DDI-CJ-EJ-Answers - Practice Round Cards Emma Environmental...

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1 Practice Round Cards - Emma Dartmouth 2K9 1 Environmental Justice (1/3) Environmental Justice (2/3) Environmental Justice (3/3) Democracy Last printed 0/0/00 0:00 AM
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1 Practice Round Cards - Emma Dartmouth 2K9 2 Environmental Justice (1/3) Claims of environmental racism are flawed – studies show there is no discriminatory siting. Glasgow, 5 (Joshua, Yale Law School JD candidate, Buffalo Environmental Law Journal, 13 Buff. Envt’l L.J. 69, Fall, ln) In addition to courtroom difficulties, the environmental justice movement was challenged by a number of studies in the mid-1990s challenging the evidence of discriminatory siting and exposure . [*76] An influential University of Mas - sachusetts study conducted in 1994 examined over five hundred hazardous waste facilities and found no evidence of discriminatory siting . 27 Additionally, scholars challenged the earlier studies' methodologies, including the sample se - lection, the definition of minority, the geographic scope examined, and the failure to control for other variables. 28 In a series of articles, Vicki Been set forth a particularly powerful critique of environmental justice studies. 29 Been notes that most studies examined the contemporary makeup of a neighborhood impacted by a LULU, not its makeup at the time of siting. 30 This method ignores the possibility that a LULU would lower nearby housing prices, causing affluent res - idents to move away. These residents would be replaced by lower-income individuals, attracted by the lower housing prices . As a result of these market dynamics, even LULUs located in a wealthy neighborhood could later become surrounded by the poor. 31 This "chicken-or-the-egg" dilemma has plagued the environmental justice literature. The “disadvantaged” are used as tools to spur actions for “environmental justice” - then they are ex- ploited Stokes and Green 7 (Lance PhD CEO of ECI environmental consultants and engineers, Kenneth Chief scientists for ECI) http://www.ejconference2008.org/images/Green_Stokes.pdf ) “Disadvantaged” Communities have not and do not use brownfield tools and resources as a spark to redevelop blighted areas or create opportunities or give hope for the benefit of their “disadvantaged” residents. Although com - munities with large segments of disadvantaged residents may use the disadvantaged residents in the brownfield as a tool to leverage resources and assistance to spur revitalization, brownfield redevelopment is not about disadvant - aged individuals . Brownfield redevelopment is not disadvantaged-people-development . Disadvantaged individuals only serve initially as a tool in a community’s acquisition of brownfield redevelopment funds. Perhaps the appropriate term for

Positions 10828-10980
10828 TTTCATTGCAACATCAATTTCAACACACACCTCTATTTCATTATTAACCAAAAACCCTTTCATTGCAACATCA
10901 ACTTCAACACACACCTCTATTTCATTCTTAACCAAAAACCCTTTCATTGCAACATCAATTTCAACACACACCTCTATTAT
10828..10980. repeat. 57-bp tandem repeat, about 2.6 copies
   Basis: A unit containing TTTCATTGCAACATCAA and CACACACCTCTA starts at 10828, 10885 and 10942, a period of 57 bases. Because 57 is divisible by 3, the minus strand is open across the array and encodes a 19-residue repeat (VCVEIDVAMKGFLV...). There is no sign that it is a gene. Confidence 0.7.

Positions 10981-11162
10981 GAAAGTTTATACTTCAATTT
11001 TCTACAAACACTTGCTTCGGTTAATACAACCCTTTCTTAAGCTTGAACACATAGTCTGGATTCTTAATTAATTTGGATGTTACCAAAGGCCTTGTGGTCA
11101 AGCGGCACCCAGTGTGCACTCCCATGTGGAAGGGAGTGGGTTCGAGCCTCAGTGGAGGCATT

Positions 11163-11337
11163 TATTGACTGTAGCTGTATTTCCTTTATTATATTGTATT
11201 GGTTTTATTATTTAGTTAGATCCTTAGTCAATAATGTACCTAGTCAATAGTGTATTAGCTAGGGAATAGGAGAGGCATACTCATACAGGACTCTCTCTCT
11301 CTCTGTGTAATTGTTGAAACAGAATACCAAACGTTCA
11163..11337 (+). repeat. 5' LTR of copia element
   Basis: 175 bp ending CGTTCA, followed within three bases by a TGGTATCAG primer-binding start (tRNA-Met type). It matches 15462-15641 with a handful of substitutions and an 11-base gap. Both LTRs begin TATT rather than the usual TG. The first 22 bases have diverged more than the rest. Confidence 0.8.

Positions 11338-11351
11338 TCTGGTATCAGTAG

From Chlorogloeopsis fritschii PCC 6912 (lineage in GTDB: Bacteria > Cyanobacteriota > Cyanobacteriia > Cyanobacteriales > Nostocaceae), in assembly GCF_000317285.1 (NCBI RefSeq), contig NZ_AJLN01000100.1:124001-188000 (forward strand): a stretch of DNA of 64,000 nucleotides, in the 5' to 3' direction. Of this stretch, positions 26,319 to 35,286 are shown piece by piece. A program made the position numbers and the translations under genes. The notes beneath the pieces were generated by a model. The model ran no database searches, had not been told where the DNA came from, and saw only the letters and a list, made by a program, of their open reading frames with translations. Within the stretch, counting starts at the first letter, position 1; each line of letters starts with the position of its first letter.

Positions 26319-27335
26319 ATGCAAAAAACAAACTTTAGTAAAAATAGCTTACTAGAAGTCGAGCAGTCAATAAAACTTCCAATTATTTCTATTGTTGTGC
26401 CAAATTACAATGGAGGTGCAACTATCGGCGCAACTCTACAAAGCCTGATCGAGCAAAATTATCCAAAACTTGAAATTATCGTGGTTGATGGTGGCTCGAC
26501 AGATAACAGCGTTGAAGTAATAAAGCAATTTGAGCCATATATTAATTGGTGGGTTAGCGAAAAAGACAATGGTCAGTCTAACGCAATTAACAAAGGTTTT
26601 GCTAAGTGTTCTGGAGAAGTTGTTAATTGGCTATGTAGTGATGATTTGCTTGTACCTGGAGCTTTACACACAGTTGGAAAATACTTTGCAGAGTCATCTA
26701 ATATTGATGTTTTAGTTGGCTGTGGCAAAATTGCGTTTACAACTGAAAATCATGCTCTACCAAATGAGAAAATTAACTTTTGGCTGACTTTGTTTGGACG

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This note was uploaded on 12/20/2010 for the course K 101 taught by Professor Staff during the Fall '10 term at UMass Lowell.

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DDI-CJ-EJ-Answers - Practice Round Cards Emma Environmental...

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